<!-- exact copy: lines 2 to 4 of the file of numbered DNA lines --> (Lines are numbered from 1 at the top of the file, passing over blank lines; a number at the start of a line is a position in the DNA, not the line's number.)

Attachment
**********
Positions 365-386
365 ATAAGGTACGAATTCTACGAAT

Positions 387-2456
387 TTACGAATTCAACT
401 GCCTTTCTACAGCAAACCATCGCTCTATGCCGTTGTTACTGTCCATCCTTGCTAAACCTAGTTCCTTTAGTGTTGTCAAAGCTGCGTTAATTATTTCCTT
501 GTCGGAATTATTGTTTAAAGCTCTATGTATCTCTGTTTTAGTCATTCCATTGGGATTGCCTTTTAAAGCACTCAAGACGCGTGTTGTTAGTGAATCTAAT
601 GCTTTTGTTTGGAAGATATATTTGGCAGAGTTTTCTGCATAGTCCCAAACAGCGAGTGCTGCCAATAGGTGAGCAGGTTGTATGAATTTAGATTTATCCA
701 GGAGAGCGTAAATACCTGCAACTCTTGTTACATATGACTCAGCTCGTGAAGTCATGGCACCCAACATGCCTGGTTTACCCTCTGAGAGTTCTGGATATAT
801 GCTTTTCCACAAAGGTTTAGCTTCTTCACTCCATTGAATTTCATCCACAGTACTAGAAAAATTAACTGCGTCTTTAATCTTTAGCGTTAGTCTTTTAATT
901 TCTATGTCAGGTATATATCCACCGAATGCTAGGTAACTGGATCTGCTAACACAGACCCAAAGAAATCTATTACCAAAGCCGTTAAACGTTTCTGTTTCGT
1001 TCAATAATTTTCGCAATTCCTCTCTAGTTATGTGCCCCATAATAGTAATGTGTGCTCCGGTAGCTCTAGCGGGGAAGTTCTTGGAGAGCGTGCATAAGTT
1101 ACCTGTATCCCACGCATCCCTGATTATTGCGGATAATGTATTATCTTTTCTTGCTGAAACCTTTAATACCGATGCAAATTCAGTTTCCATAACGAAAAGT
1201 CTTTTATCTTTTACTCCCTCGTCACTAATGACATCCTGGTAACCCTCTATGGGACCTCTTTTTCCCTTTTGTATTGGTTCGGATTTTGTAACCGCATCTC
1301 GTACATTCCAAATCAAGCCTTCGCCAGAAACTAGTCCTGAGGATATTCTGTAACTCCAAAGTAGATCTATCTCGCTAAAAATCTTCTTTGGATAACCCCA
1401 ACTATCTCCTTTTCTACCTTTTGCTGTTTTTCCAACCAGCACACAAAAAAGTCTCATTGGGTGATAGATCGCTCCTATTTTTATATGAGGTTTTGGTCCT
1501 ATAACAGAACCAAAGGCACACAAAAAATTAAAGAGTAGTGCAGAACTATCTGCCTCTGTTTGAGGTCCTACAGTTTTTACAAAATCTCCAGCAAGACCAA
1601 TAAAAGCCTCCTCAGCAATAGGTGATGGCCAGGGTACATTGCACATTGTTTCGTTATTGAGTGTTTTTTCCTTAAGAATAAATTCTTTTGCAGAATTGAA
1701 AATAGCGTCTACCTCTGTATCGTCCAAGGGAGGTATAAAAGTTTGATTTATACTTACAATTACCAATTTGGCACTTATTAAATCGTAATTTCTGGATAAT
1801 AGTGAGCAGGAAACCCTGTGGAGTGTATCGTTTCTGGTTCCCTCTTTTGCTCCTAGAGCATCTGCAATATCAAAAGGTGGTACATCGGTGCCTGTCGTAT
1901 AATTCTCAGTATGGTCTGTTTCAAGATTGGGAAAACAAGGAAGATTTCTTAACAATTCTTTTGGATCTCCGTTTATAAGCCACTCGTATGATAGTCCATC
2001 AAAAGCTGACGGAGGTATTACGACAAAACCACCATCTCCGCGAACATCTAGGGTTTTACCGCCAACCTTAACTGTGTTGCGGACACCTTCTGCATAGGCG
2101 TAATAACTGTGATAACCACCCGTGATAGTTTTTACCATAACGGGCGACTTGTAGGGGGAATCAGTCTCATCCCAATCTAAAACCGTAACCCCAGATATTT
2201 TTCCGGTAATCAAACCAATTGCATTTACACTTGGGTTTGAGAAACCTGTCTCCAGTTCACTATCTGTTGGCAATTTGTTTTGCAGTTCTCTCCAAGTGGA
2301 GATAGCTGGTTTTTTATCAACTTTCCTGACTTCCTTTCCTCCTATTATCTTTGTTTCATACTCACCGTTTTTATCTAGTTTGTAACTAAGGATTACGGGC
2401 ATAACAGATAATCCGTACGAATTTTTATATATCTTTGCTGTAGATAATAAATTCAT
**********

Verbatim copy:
365 ATAAGGTACGAATTCTACGAAT

Positions 387-2456
387 TTACGAATTCAACT